Insights from BCC Research

Gut Health” Relies on Prebiotics As Much As Probiotics

Posted by Jeff Schmerker on Nov 7, 2017 10:00:00 AM

muesli-breakfast-food-cornflakes.jpegFar from something to be avoided, bacteria can be embraced in some cases, and the microscopic critters living in your intestines can tell a lot about your probability of contracting diabetes, obesity, depression and colon cancer, doctors say.

As many as 500 kinds of bacteria live in your digestive system, and when paired with viruses and fungi they are known as microbiota or the microbiome, and each person’s microbiota comprise a unique sort of internal fingerprint.

“The bacteria live throughout your body, but the ones in your gut may have the biggest impact on your well-being,” reports WebMD. “They line your entire digestive system. Most live in your intestines and colon. They affect everything from your metabolism to your mood to your immune system.”

While much of this bacterial signature comes from your mom and the environment you were exposed to in the womb, others come from your diet and your lifestyle – and those factors are malleable, nutritional experts say.

Time to Start Eating Asparagus, Garlic and Leeks

Asparagus, garlic, artichokes, onions, leeks and whole wheat all contain the types of fiber that act as prebiotics. Don’t care for onion breath? Some manufacturers can add prebiotic fibers (typically in the form of inulin, fructans and galacto-oligosaccharides) to packaged foods. While natural prebiotics are preferred by doctors, healthcare professionals also note that too much prebiotic intake can lead to digestive distress—i.e., gas and bloating.

“It is best to focus on getting prebiotics from whole foods, which offer multiple types of beneficial fiber, plus valuable nutrients, in one tasty package,” notes the Washington Post. “Plus, it is not as easy to overeat FOS (fructo-oligosaccharides) naturally occurring in food as it is when they are in additive or supplement form.”

Experts also note that you don’t need probiotics and prebiotics in the same meal to get their yin-and-yang benefit—although the two can often blend deliciously, such as a banana and yogurt smoothie or a yogurt-based curry with garlic and onion.

Prebiotics and Probiotics Are Having Their Moment

Both probiotics and prebiotics are being touted for their health benefits and are cited as a defense against irritable bowel syndrome, diabetes, allergies and obesity. Although doctors temper some of the enthusiasm around the biotics, their use is on the upswing. A survey conducted by the National Institutes of Health found that between 2007 and 2012 use of probiotics and prebiotics by adults in the United States rose by 3 million.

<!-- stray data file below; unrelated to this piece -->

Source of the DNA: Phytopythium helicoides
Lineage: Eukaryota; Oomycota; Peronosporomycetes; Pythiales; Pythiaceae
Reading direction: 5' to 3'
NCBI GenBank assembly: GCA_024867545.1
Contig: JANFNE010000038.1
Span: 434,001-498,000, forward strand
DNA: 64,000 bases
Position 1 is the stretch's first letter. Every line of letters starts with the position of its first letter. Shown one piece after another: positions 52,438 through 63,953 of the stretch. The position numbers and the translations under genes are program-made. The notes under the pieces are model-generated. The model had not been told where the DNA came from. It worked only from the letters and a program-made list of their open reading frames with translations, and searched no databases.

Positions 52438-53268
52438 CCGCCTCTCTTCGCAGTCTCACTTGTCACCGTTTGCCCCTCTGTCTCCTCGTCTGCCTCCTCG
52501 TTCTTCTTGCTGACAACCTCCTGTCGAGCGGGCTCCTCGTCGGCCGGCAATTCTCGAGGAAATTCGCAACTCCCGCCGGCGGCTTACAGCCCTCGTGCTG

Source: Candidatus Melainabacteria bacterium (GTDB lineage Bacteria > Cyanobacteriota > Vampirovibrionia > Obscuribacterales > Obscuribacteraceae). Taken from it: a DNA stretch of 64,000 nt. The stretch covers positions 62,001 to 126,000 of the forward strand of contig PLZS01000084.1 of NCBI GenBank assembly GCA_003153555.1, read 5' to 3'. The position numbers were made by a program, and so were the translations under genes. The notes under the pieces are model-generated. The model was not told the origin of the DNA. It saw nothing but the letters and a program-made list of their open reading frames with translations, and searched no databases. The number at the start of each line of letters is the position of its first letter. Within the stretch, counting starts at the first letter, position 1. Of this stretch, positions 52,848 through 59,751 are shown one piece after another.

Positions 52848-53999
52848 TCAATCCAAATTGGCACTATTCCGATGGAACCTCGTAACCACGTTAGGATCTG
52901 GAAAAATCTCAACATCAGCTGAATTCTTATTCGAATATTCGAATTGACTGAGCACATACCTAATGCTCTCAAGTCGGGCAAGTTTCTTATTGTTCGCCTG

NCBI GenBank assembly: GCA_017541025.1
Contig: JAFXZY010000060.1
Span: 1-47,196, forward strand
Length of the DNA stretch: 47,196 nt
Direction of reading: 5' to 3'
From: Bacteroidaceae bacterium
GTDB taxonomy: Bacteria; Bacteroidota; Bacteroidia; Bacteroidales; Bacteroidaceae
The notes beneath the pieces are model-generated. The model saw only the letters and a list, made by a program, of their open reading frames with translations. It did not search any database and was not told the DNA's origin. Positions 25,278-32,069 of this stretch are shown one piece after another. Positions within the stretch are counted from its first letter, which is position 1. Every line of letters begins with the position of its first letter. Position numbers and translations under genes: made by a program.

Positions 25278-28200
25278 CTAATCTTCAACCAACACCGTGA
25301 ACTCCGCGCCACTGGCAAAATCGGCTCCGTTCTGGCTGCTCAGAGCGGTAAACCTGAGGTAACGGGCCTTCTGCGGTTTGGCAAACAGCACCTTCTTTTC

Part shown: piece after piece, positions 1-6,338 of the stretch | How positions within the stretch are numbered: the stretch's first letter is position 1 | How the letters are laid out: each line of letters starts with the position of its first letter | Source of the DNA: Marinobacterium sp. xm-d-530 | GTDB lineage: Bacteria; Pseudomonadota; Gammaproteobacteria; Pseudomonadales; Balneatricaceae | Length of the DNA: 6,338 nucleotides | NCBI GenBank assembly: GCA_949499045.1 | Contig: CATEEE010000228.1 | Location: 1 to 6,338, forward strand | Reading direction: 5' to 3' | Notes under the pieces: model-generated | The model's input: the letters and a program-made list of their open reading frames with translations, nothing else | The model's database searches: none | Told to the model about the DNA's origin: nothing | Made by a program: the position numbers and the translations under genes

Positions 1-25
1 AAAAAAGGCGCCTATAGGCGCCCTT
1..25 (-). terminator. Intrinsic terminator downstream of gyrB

Probiotics or prebiotics were among the top three natural products used by children in 2012, the report added. “Prebiotics may also help prevent infections and allergies in otherwise healthy children, but research needs to confirm this,” the report said. “Parents should be aware that many complementary health approaches have not been tested for safety or effectiveness in children.”

Global Prebiotic Market to Grow 11.1% Annually Through 2022.

Led by development in the Asia-Pacific, Latin American and Middle East regions, the probiotic market is expecting significant growth, with a global annual growth rate of 11.1% forecast between 2017 and 2022, according to an industry report by BCC Research. In North America and Europe, market saturation and product maturity means growth will be slower but still brisk, with annual expansion through 2022 at 9.4% and 10.8% respectively.

“In North America, the prebiotic market in the U.S. and Canada is on the verge of reaching maturity, caused by a steady supply of nutritional products over demand, and the stagnant growth of the food processing industry,” said report author Sinha G. Gaurav. "On the other hand, the prebiotic market in Mexico is growing due to the rising demand for nutrified health food products and dietary supplements and animal feed, caused by an increase in per capita disposable income and increasing obesity and cardiovascular diseases.”

For more detailed information, forecasts and 5-year CAGRS, download the free report overview.

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Topics: Food and Beverage